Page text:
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Acute compartment syndrome: How long before muscle necrosis occurs?

  • Christian Vaillancourt (a1), Ian Shrier (a2) (a3), Alain Vandal (a2) (a4), Markus Falk (a5), Michel Rossignol (a2), Alan Vernec (a3) and Dan Somogyi...



Acute compartment syndrome (ACS) is a limb-threatening condition often first diagnosed by emergency physicians. Little is known about the rapidity with which permanent damage may occur. Our objective was to estimate the time to muscle necrosis in patients with ACS.


This historical cohort analysis of all patients who had a fasciotomy for ACS was conducted in 4 large teaching hospitals. Diagnosis was confirmed clinically or by needle measurement of compartment pressure. Muscle necrosis was determined using pathology reports and surgeons’ operative protocols. We used descriptive statistics and estimated tissue survival probability using the Vertex exchange method for interval-censored data.


Between 1989 and 1997 there were 76 cases of ACS. Most cases occurred in young men (median age 32) as a result of a traumatic incident (82%). Forty-nine percent (37/76) of all patients suffered some level of muscle necrosis, and 30% (11/37) of those with necrosis lost more than 25% of the muscle belly. Necrosis occurred in 2 of 4 cases in which the patient had been operated on within 3 hours of the injury, and our exploratory survival analysis estimates that 37% (95% confidence interval, 13%-51%) of all cases of ACS may develop muscle necrosis within 3 hours of the injury.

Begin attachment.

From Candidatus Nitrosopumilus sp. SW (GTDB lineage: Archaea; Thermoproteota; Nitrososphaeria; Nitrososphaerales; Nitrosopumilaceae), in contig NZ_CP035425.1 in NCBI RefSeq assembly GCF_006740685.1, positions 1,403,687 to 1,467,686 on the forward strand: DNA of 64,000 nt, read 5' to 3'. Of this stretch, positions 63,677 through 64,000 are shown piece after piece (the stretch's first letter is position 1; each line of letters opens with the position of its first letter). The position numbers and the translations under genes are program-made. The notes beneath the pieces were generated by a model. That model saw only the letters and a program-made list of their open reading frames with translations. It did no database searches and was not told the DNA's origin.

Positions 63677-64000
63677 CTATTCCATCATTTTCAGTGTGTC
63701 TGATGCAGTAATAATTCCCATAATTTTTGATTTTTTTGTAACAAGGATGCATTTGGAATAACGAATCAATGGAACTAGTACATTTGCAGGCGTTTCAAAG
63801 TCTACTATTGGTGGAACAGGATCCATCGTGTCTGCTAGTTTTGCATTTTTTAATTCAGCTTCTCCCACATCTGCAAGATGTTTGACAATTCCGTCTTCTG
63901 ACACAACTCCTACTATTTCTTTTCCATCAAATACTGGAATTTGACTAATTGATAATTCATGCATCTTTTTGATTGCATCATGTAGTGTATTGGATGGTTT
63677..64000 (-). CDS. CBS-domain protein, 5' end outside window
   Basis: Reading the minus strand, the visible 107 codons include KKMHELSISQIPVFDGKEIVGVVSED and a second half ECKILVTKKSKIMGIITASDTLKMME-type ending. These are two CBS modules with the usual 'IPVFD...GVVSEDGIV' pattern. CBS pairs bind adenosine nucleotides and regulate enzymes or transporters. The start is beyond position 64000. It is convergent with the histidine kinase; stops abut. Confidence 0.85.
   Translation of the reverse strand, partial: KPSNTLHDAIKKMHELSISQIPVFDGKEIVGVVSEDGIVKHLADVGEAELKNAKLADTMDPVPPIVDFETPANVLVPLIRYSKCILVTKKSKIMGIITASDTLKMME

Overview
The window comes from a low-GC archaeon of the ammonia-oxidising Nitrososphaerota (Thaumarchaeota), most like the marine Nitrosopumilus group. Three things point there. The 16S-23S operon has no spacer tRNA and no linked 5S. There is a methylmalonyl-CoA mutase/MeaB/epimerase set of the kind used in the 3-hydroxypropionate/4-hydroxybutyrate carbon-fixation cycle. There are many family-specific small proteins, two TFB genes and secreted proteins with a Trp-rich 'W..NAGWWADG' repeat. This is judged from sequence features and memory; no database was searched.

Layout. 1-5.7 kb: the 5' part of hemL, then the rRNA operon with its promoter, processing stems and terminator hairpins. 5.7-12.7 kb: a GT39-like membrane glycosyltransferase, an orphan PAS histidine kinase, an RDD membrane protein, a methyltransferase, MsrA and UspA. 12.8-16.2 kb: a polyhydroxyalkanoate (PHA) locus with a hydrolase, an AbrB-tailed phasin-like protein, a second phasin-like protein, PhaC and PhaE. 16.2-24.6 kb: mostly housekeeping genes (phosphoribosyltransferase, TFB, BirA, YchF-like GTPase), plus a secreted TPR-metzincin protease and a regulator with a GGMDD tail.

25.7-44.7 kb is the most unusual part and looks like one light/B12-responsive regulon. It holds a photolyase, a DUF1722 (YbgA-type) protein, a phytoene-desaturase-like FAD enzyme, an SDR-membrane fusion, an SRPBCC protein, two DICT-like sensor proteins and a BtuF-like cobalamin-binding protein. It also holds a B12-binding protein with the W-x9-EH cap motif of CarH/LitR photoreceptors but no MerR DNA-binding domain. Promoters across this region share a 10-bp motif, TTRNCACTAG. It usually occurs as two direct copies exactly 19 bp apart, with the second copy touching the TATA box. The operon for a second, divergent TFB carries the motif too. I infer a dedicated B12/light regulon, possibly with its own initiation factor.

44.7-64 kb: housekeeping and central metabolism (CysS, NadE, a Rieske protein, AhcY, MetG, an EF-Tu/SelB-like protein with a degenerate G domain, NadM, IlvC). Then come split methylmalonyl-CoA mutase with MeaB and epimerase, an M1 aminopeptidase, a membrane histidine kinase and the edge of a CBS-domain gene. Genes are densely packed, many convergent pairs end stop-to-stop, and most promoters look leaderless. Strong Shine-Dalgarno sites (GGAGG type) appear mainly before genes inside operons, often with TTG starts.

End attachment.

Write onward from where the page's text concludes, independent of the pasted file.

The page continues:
This is the largest cohort of ACS and the first clinical estimation of time to muscle necrosis ever published. Ischemia from ACS can cause muscle necrosis before the 3-hour period post-trauma that is traditionally considered safe. Further research to identify risk factors associated with the development of early necrosis is necessary.

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Corresponding author

Department of Clinical Epidemiology and Community Studies, SMBD–Jewish General Hospital, 3755, ch. Côte Ste-Catherine, Montréal QC H3T 1E2; 514 340-4562, fax 514 340-7564,


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